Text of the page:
If you’re dedicated to the real estate world, then by now, you’re probably familiar with the term “hedge funds.” But what exactly are those? And how can you profit from them?
Investing in a hedge fund makes it possible for you to invest in multiple properties with less money than it would take to buy a property outrightly. To explain things further, we’re joined today by Luke Petrozza. Not only will you learn a lot from this episode, but you’ll make money out of it. So make sure to listen and share this with others!
The Truth About Hedge Funds… And How To Profit From Them With Luke Petrozza
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I see it all the time. You want to build wealth by investing in real estate but the problem is what you want to do might not match where you live or your lifestyle. The truth is that not all real estate investing strategies work in every market. For most people, it’s only natural that you think you have to invest in your backyard because real estate is such a tangible object. You think you need to be able to touch it.
For that reason, most real estate investors settle on the problems and limitations that their hometown market brings. I am here to show you that you do not need to live where you invest. You can have location and time freedom as a real estate investor. My goal is to dispel those myths and inspire you to think differently about how you invest in real estate by taking a virtual perspective. My motto is live anywhere and invests where you want. Let’s get started.
In this episode, I’m going to be speaking with Luke Petrozza, who works in acquisitions for a hedge fund called Imagine Homes. This episode is going to blow your mind. I hear wholesalers all the time bringing up hedge funds but do you know what they are? Who are they? What do they do? Most of us don’t know. When I got started working with hedge funds, they seemed very like Wizard of Oz to me. I imagined this huge baseless public company. I had no idea what they did behind those doors.
In this episode, I am asking all the questions. Everything that I think a typical wholesaler would want to know has been asked. You are going to learn so much from this episode. You are going to make some money off this episode, so make sure you read and share it with anybody you think might benefit. Let’s get into the episode. Luke, welcome to the show.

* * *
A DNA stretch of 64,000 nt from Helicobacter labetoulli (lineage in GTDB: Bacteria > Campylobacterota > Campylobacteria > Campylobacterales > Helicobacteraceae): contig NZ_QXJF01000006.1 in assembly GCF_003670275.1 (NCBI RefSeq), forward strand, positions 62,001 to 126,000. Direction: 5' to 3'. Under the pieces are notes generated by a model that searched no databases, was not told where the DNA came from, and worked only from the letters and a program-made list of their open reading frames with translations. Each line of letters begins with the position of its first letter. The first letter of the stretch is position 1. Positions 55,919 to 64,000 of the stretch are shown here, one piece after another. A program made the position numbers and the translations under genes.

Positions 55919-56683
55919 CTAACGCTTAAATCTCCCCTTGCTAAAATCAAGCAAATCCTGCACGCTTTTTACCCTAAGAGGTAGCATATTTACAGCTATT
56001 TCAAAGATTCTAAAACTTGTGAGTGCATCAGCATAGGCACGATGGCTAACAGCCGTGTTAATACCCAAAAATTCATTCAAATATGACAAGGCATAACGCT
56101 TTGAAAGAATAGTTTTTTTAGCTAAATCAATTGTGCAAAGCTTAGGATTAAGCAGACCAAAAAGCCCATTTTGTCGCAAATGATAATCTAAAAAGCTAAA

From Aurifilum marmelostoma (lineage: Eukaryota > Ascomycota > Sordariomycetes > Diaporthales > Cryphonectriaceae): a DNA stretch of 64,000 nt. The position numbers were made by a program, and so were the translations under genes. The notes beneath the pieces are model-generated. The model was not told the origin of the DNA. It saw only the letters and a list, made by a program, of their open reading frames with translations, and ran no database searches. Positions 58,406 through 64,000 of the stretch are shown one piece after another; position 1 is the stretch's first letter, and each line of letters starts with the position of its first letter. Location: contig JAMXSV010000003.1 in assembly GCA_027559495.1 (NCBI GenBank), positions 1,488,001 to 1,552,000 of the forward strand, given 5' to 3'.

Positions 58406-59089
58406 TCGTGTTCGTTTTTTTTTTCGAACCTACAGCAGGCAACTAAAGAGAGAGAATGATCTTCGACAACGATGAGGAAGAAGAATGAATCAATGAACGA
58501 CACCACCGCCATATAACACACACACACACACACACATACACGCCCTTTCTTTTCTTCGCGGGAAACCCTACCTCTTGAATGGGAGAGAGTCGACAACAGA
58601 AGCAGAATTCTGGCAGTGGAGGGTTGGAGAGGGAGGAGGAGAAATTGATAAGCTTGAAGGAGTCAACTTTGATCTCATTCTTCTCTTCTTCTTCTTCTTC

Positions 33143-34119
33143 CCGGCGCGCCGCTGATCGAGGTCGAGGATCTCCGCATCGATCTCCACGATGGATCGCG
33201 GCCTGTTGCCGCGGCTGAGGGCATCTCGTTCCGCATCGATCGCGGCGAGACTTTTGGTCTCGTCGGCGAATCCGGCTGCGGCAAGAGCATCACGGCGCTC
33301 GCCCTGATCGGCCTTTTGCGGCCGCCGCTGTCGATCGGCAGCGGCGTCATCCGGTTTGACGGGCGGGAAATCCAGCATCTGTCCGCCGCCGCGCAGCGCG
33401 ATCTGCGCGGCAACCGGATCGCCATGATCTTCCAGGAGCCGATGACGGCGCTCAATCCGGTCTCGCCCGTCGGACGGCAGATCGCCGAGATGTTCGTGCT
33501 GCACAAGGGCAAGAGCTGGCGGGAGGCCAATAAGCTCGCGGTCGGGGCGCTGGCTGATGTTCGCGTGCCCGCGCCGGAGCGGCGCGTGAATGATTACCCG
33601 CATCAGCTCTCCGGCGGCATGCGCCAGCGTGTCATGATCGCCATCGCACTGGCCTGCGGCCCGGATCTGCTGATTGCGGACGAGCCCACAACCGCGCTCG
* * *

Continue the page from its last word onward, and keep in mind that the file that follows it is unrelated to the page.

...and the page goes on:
Thank you, Lauren. I appreciate you having me.
Tell me about who you are, how you are related to Imagine Homes, and all that good stuff.
I got into the real estate game several years ago and dabbled in a couple of different things. Through various ventures, I’ve got into wholesaling and started to find out that I liked working with individual buyers that I could do repeat deals with. A lot of the time, that ended up being some type of hedge fund or institutional type buyer. I have continued that path since 2017, when I started doing deals with hedge funds. It has been a wild ride. Most of us have stories that tie into how we’ve got into it but I’m pretty traditional on my end. I was working an engineering job at the time, didn’t like it, and figured out that real estate was probably an avenue that I could explore to get out of that. Here we are.
Hedge Funds: In its simplest form, hedge funds are a group of investors pulling money together. They build a big buying power to acquire many properties at higher prices.
You’ve got your start wholesaling on your own, not working with hedge funds, and were working with them so much. What happened? Did you strike up a deal with one of your end buyers or what?
I started on my own. I was down in South Carolina at the time and doing some one-offs with individual buyers, investors, and stuff like that. I came across a group that was doing a ton of business down there and in some other cities as well. I did 1 or 2 transactions with them and was like, “This is easy.” I go find the properties. You tell me exactly what you want. I literally go and find them. It was a nice setup. It was that light bulb moment for me when I was like, “I can either spend a ton of time building up these massive buyers list and having a whole bunch of different people that I have worked with, which is good. At the same time, it’s a very streamlined process that you work with individual entities or hedge funds.”
I would imagine it’s a lot less headache. There are a lot of advantages in some ways. You probably learn a lot more about how the inner workings of these buyers and how it all works, which I’m going to ask you a little bit more about. Let’s get right into it. What is a hedge fund?
In its simplest form is a group of investors that come together. They pull their money together and have big buying power, so they can buy up a lot of properties at higher prices than the typical mom-and-pop landlord or investor can. They are going out. A lot of them hear the SFR Space. They acquire properties, renovate them and hold them out for rentals over the course of time.
Do they set up a fund together?
Yeah. There are investors that pull their capital together. Everybody does it a little bit differently. There are different ways you can leverage your properties and things once you purchased them. The more that you buy, the more you can take out in terms of debt on those properties and assets that you have, which increases your buying power as a whole. You can scale up in that way. It’s done a few different ways but in general, it’s a pool of money together. You can go out and buy a ton of properties.
I know that there are these bigger hedge funds called Blackstone or something like that. This massive company does not have an owner. I don’t see a face when I think of that company. I don’t think of it as a family-owned business. I think of it as this publicly-traded company. There are hedge funds of that scale but then are there funds like a smaller scale where say, someone like me starts a hedge fund? Is that a thing?